Vision and ADHD

A recent large population study concluded “In this large nationally representative sample, the prevalence of ADHD was greater among children with vision problems not correctable with glasses or contacts. The association between vision problems and ADHD remains even after adjusting for other factors known to be associated with ADHD.”

The study includes an interesting quote about vision “Because vision plays such an important role in acquiring information, it is easy to see how vision problems might impact attention and how more severe vision problems would have a greater effect.”

Yet the study reports that there was a greater correlation between mild and moderate vision problems and ADHD.  Some of this can be due to the methods of data collection in the study, but I would like to offer an alternative opinion.  Mild to moderated vision problems, “not correctable by glasses or contact lenses”, implies that the children do not have significant sight or refractive error problems ie need glasses to see clearly.  There is a continued assumption that sight problems are related to difficulties with attention and learning, but clinically the children we see with sight problems don’t have difficulties with attention nearly as often as those with good sight. Why?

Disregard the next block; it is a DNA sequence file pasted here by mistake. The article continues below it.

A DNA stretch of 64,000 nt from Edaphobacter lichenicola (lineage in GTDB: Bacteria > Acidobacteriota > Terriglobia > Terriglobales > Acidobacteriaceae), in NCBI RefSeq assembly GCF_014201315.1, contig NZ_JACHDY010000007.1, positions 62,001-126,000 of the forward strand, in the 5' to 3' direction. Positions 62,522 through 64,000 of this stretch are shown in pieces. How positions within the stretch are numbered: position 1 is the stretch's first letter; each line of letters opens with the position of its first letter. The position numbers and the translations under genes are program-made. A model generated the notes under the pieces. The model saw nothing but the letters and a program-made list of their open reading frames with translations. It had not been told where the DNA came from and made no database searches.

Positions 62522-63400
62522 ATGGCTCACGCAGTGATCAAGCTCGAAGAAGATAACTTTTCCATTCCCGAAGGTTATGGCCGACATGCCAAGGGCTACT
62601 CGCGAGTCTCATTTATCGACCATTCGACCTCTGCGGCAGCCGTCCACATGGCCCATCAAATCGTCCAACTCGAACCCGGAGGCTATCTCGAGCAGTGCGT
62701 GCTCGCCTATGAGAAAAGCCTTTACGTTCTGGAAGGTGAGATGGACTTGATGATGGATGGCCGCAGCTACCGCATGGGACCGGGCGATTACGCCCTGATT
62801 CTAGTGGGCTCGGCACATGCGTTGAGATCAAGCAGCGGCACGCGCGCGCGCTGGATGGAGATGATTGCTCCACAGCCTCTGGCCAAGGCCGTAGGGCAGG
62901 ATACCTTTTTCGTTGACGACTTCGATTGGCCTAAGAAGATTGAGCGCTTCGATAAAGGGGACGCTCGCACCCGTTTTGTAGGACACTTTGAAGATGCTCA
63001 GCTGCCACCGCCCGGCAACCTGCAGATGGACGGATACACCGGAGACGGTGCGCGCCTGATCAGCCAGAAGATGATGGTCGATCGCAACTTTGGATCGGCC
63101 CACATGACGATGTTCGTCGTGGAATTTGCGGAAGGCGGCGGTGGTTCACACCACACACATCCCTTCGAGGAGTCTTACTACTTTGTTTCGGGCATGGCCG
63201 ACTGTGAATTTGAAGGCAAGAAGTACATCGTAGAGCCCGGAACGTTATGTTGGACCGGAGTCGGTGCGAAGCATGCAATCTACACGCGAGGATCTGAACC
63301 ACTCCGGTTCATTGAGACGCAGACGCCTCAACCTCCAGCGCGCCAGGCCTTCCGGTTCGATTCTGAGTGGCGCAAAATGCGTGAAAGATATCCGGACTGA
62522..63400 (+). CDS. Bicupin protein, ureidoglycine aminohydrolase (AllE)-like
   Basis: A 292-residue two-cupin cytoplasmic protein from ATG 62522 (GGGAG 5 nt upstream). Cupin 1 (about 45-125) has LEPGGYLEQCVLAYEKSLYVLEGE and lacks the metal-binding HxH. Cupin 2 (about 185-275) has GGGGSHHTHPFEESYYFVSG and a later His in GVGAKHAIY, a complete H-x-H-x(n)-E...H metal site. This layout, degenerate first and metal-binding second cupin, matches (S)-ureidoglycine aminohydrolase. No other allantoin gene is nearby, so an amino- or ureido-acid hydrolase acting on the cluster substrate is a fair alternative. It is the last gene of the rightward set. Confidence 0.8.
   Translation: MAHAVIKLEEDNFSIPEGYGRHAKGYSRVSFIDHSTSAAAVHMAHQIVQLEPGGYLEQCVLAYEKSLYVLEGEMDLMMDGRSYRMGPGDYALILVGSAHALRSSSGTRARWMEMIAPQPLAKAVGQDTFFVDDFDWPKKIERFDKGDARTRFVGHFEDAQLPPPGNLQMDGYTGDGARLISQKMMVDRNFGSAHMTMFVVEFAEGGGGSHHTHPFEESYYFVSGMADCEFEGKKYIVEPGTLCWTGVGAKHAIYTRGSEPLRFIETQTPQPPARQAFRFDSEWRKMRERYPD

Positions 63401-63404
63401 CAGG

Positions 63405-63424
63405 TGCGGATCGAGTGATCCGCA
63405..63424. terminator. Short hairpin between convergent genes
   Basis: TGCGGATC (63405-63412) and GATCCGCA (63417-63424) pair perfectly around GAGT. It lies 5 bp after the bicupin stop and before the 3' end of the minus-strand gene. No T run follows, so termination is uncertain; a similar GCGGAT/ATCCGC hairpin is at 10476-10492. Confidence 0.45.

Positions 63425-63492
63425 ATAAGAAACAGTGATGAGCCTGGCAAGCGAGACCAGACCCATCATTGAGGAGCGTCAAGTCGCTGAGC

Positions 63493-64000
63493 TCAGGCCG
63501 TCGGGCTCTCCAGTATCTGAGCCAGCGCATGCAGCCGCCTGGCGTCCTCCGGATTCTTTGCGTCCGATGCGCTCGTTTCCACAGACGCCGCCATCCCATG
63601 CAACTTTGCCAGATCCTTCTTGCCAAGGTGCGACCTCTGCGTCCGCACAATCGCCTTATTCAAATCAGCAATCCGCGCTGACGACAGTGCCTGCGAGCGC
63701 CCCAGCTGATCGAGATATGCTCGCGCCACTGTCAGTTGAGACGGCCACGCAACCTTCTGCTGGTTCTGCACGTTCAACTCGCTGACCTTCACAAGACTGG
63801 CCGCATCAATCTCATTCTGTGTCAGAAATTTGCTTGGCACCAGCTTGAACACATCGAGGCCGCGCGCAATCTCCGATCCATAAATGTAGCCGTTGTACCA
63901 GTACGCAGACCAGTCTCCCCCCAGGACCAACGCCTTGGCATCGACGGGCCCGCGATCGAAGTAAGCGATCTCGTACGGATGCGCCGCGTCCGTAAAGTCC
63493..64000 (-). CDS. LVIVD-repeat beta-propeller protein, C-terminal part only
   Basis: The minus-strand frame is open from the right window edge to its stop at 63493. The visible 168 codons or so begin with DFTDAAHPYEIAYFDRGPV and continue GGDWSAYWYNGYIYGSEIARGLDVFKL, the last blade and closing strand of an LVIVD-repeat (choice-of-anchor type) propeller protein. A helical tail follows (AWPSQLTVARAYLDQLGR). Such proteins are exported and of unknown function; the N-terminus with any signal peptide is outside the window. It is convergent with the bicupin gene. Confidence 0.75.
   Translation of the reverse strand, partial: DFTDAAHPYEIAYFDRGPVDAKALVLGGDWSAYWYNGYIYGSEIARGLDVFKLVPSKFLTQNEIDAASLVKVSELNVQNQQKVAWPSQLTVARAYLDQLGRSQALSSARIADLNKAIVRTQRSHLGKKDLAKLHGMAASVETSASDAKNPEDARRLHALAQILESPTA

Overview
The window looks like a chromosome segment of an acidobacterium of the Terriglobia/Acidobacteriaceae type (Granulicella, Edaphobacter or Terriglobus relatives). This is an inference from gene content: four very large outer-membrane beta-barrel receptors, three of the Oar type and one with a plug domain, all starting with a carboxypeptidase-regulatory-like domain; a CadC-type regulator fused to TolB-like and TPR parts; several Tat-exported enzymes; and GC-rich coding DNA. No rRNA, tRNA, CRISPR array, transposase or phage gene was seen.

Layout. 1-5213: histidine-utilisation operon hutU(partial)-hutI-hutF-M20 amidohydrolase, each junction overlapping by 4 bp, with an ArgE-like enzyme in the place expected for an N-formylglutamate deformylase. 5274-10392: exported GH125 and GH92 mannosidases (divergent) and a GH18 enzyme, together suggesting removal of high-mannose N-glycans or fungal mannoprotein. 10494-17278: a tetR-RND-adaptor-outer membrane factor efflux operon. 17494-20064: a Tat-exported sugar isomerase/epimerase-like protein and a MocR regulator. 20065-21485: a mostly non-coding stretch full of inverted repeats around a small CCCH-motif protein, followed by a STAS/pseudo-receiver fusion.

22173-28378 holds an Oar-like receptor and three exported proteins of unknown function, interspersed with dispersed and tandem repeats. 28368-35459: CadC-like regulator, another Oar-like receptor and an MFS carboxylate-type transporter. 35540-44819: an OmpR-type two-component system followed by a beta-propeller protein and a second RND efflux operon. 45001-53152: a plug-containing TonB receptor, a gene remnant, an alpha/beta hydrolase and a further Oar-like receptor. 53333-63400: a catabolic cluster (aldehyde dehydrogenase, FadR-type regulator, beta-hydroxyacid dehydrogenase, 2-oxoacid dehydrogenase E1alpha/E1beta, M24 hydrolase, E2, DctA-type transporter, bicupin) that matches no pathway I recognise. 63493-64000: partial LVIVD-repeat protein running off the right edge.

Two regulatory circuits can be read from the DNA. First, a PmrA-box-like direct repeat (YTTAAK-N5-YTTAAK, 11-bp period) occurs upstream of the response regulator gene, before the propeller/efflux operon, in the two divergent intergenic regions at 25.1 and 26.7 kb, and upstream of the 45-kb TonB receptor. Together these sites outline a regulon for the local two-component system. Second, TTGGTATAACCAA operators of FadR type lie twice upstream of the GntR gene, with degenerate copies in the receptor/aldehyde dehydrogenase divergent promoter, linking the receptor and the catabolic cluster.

Reduced sight doesn’t necessariy interfere with attention, particularly at near distances,  and it could be argued, this is the distance where kids do most of their learning nowadays.  Vision problems that interfere with attention are more likely to be issues with control over focussing ability (again this affects near not far), convergence (affects near more than far), and fixation control (can affect all distances but greatest impact in the classroom is typical at near).  These sort of vision problems are NOT picked up by reduced acuity on a distance letter chart, and need specific testing.  This means they are easily overlooked if the eyecare practitioner doesn’t specifically test for them.

These vision problems do not cause ADHD, but could mean some children are mistakenly believed to have ADHD if the vision problem is not ruled out.  Now, if these “mild” vision problems have such an association with attention, should we really be saying they are indeed “mild” just because sight is fine?

Paul Graham

Paul believes that what he truly practices is “Optometry for the Individual”. Whether it be vision training, glasses, custom or disposable contact lenses, orthok or precision tinted lenses, Paul will consult with you, completely assess your vision and custom design a treatment approach that is right for you. If you want a fresh approach, then Paul is the Optometrist for you!